I served as a guest timekeeper. (I say guest because I will be a member soon, I think.) I used the stopwatch function on my phone to record the length of each speech and then reminded each speaker how much time they had left to speak.
Everyone at the Toastmasters meeting was friendly & helpful and I received much-needed instructions on how to complete my timekeeper role. Nonetheless, by the end of the meeting, I knew that the timekeeper role stressed me out!
Now, the first time I do anything, I want perfection. This is probably why I was nervous keeping time and why I found the role stressful.
I absolutely can be a perfectionist — and this is NOT a trait I want to carry around. Hoping to rid myself of perfectionist tendencies, I did a little reading. I’ll leave you with three interesting thoughts, one from the Houston Chronicle, another from FORTUNE Magazine and the last from Psychology Today. (SPOILER alert: after reading these articles, I still want to rid my world of perfectionism.)
1. The Houston Chronicle tells us that the desire to be perfect can cause stress, procrastination and strained relationships in the workplace.
2. The authors at FORTUNE Magazine say that the desire to be perfect lowers confidence. (Sometimes, I wonder if our desire to be perfect ruins our confidence.)
3. The desire to be perfect can be controlled according to Psychology Today, which compares the trait to a bike pedal. (Their idea, I think, is that we can increase or decrease the trait much like a bike rider who applies a bike pedal to go faster or slower depending on their need.)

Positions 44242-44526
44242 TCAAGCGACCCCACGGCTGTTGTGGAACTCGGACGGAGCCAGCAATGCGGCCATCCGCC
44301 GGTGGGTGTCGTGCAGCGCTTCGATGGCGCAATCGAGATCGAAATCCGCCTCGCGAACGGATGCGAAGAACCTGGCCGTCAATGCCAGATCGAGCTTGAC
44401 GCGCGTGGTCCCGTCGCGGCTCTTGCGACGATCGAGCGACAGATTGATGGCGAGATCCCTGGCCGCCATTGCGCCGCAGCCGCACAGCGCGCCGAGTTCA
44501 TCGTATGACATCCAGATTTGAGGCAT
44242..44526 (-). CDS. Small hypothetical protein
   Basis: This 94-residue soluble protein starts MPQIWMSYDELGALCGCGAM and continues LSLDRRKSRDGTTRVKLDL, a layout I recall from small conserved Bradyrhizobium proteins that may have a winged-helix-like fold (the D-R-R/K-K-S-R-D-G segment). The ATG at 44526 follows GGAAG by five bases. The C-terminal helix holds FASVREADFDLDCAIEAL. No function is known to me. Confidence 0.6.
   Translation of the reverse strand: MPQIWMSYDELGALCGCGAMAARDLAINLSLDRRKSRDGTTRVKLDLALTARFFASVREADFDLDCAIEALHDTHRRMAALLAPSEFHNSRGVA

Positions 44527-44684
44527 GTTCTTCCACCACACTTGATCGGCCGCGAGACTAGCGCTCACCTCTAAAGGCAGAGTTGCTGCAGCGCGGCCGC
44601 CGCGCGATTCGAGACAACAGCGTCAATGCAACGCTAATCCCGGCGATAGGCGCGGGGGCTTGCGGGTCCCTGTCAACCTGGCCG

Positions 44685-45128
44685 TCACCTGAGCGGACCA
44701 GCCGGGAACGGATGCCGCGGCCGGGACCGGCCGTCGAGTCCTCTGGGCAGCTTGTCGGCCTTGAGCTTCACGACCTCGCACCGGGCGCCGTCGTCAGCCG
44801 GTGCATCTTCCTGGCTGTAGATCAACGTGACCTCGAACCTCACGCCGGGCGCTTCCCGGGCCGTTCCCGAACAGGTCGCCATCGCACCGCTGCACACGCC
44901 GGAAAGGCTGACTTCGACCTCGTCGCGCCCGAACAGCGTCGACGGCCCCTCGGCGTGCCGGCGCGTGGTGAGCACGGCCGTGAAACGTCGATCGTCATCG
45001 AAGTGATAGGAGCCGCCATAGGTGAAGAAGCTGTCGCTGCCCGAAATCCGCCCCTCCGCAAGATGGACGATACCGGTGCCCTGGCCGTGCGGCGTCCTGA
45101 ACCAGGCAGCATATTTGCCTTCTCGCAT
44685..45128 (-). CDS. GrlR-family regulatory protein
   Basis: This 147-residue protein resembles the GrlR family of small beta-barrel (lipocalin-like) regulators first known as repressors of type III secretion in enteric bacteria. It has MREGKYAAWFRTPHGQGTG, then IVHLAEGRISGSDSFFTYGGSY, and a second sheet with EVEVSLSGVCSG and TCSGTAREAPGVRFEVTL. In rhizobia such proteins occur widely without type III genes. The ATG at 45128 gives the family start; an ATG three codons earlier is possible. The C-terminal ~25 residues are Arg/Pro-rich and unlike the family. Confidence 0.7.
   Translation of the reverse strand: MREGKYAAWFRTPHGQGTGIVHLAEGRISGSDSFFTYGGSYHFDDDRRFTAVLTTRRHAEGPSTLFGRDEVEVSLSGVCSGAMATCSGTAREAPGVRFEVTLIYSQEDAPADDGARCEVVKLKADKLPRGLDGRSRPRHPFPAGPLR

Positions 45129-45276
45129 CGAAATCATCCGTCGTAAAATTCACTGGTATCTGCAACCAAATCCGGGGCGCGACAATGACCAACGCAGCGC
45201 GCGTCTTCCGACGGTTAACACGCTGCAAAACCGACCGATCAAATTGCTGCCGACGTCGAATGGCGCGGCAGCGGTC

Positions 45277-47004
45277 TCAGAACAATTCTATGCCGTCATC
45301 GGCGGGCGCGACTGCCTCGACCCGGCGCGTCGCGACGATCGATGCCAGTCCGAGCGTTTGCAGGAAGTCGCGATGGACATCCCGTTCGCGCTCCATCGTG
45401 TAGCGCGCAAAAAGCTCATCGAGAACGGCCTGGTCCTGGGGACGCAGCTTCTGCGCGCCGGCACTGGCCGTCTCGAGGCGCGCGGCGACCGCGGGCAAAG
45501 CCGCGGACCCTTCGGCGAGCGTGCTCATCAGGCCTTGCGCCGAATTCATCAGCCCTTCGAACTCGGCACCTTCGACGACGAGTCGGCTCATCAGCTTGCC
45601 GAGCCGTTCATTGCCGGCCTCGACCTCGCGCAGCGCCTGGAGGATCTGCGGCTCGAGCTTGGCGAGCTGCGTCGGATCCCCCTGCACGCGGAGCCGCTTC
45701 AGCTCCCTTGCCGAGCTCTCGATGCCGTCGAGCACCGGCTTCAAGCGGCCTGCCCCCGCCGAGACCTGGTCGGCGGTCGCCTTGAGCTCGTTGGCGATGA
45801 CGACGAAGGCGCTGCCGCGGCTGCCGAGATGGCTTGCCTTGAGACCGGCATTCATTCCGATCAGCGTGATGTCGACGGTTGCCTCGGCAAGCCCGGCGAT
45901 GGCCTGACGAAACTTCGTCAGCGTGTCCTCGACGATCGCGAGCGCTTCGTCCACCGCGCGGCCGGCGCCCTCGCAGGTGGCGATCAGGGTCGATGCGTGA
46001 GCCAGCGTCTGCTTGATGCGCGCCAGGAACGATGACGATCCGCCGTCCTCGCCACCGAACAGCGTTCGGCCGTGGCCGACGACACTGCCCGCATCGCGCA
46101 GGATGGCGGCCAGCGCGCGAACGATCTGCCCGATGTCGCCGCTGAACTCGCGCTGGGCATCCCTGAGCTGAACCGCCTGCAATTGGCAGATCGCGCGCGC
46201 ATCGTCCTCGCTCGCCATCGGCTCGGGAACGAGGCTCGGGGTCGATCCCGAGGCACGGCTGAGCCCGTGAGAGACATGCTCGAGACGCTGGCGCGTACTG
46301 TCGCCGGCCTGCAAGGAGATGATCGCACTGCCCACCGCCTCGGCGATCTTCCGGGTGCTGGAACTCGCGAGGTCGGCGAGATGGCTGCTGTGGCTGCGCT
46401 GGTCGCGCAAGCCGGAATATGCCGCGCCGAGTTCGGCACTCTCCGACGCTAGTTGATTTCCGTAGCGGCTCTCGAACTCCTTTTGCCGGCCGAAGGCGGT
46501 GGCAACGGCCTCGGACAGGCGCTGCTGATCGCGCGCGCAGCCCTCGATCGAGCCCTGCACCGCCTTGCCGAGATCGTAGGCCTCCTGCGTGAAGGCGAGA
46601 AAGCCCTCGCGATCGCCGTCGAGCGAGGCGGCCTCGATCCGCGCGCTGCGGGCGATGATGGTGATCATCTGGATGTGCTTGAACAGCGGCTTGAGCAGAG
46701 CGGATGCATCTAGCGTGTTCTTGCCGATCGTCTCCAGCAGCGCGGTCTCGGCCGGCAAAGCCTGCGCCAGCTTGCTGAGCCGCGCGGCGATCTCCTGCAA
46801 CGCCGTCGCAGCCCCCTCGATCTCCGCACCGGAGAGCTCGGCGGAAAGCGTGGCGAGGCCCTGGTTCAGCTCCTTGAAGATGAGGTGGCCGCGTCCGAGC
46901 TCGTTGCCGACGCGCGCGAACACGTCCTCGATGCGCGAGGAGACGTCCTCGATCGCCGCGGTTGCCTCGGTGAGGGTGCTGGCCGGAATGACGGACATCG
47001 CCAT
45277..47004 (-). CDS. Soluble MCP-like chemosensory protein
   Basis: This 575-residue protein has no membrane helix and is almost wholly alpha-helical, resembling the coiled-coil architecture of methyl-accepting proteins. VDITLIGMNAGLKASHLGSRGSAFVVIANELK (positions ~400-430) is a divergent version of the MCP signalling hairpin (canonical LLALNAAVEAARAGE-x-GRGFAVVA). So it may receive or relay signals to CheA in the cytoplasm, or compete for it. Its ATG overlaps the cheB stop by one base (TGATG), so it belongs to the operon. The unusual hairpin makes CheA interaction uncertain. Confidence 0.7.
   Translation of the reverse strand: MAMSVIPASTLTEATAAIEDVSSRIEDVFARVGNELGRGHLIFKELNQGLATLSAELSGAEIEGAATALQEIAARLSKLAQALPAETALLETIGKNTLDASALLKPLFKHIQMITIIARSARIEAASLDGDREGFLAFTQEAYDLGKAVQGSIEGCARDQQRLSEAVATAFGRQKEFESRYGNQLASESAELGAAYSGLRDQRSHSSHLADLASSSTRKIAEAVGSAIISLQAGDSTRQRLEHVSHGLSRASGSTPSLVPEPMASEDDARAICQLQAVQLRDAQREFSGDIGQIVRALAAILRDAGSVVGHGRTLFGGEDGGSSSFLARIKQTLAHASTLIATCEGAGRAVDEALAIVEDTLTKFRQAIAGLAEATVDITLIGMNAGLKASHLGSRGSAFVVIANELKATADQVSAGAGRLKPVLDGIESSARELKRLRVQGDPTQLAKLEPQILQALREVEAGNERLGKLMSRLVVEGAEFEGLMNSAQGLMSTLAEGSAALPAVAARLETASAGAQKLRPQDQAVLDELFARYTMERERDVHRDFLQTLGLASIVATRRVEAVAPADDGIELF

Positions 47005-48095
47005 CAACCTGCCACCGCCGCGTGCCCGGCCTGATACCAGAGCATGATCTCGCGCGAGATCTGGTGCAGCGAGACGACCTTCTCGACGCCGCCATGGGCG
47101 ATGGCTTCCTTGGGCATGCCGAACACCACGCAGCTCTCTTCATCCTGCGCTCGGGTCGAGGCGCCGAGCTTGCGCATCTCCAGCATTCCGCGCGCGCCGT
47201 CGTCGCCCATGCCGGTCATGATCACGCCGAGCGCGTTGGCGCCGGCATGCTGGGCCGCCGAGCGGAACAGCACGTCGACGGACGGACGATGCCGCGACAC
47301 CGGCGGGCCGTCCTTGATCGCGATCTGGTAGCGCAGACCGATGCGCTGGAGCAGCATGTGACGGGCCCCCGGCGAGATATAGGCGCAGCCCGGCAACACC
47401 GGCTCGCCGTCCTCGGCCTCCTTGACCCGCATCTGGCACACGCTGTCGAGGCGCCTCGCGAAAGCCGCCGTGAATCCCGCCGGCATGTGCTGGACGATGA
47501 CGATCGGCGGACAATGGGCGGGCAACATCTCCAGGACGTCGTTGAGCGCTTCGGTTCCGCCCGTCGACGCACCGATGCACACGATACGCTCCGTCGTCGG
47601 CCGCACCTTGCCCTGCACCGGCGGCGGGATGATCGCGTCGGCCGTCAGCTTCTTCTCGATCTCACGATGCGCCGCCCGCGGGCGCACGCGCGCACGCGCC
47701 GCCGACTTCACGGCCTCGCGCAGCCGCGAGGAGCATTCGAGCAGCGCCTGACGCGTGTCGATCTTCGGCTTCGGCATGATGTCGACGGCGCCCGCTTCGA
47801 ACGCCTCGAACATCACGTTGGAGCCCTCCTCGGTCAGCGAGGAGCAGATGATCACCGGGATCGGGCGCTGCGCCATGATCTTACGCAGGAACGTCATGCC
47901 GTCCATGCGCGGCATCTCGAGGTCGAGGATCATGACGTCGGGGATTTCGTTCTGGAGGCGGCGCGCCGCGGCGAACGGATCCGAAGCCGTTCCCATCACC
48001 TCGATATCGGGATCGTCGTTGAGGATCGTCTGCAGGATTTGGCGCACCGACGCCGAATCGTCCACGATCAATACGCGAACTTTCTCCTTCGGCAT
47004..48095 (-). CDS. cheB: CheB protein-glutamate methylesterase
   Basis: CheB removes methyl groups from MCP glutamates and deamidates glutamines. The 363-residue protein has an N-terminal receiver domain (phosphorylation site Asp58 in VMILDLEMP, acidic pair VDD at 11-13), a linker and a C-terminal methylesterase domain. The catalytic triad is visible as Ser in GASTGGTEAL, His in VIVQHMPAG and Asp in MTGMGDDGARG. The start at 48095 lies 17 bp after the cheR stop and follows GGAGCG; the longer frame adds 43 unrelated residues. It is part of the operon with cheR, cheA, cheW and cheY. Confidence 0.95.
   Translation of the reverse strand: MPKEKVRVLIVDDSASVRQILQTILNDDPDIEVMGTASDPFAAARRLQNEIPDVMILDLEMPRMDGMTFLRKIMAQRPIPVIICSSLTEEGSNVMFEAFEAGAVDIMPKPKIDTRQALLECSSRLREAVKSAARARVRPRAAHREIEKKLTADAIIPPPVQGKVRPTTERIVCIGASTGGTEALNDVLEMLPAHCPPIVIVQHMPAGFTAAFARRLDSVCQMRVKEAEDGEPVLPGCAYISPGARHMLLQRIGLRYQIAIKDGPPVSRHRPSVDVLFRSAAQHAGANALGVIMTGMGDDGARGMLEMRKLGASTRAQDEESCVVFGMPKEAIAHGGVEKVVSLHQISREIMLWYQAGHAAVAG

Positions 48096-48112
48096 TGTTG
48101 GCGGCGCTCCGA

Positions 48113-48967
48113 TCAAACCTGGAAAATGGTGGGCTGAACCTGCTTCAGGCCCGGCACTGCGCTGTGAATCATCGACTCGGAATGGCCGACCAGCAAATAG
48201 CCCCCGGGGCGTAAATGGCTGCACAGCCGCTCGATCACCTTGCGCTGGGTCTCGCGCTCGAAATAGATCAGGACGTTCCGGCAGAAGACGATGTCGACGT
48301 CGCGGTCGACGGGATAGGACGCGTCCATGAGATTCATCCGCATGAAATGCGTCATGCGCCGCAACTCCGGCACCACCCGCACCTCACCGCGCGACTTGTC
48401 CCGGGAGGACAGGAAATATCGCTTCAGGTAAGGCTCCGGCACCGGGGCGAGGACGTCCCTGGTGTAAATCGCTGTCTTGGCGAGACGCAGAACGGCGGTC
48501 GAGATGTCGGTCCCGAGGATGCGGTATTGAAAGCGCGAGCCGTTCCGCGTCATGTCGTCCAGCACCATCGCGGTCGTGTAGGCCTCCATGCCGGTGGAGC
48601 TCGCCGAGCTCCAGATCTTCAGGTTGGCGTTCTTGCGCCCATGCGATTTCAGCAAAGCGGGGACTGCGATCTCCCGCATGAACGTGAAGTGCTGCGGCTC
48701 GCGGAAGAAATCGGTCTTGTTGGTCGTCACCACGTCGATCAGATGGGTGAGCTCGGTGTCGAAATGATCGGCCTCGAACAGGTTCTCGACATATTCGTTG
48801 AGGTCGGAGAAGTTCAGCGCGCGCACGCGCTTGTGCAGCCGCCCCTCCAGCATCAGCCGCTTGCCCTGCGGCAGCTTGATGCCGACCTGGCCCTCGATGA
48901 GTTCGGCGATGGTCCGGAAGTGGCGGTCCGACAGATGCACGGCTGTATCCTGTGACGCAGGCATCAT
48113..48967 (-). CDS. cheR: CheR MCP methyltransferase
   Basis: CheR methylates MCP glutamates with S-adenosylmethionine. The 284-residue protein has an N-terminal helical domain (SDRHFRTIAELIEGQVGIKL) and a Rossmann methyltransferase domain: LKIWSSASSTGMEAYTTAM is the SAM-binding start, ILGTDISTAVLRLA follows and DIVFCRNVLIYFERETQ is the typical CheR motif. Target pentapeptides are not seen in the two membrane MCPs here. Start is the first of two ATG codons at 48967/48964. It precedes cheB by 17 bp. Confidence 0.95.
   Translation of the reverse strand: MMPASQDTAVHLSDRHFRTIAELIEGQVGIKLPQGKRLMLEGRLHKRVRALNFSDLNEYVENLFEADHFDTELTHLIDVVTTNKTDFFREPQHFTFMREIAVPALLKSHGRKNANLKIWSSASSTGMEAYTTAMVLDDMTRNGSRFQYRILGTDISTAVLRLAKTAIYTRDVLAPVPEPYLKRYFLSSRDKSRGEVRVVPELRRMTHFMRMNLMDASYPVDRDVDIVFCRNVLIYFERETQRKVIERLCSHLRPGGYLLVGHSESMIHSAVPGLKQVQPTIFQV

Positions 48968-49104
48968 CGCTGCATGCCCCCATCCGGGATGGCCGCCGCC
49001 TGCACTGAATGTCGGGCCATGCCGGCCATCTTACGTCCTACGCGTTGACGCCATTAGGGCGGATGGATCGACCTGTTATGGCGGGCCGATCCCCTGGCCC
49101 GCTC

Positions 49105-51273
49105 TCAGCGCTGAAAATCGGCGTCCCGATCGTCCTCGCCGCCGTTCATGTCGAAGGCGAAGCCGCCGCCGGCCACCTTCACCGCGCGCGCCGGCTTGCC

What do you think about perfectionism? Is it always a bad trait that lowers confidence? Can it be controlled?
How on earth am I going to post blog entries regularly?
In order to post regularly, it is very important I set specific goals detailing when I am going to post and what I’ll be posting about.
My goals (so far) for this blog…
**WHEN I will post — I am going to post once or twice a week, usually on a weeknight or on the weekend.
**WHAT I’ll be posting about — I’ll be posting about communication (best practices in workplace communication, content development, change management and training) and about my other main interest … to be continuously learning. (I always learn SOMETHING through yoga, travel, my reading and TV favorites and the occasional cooking/baking adventure.)
You’ll see many of the following tags (and some categories as I progress) …
Are you setting specific and SMART goals*? It is something we should all aim for.
Since Fall 2014, I’ve had the great fortune of working — I love being able to pay bills! – editing an annual report for a non-profit and building communications/marketing/operations for a start-up. And I relocated to Chicago. I have been busy!
Now, my “busy” is certainly not someone else’s. I know people with multiple jobs (and with no job), with small children and with businesses of their own… people whose lives are defined by juggling.
Here is what I strive for …I will not be comparing myself to anyone else. The only thing I will be doing is learning.
The desire to compare is real. Take the first steps to overcome comparison. Try these tactics from Psychology Today.*
Apologies for the long delay! I’m back … with a few modifications. Namely, I am going to strive for discipline this time around…and actually post once or twice a week.
Here is what you can expect from me…
I’ll be commenting on communication & media — noting best practices (and bad endings) in communication, content development, change management and training.
I’ll be writing about my own interests in continuous learning, communication (see above) and keeping a work life balance through yoga practice, through traveling around Chicago and through reading – especially magazines (my love of magazines should become fairly clear!).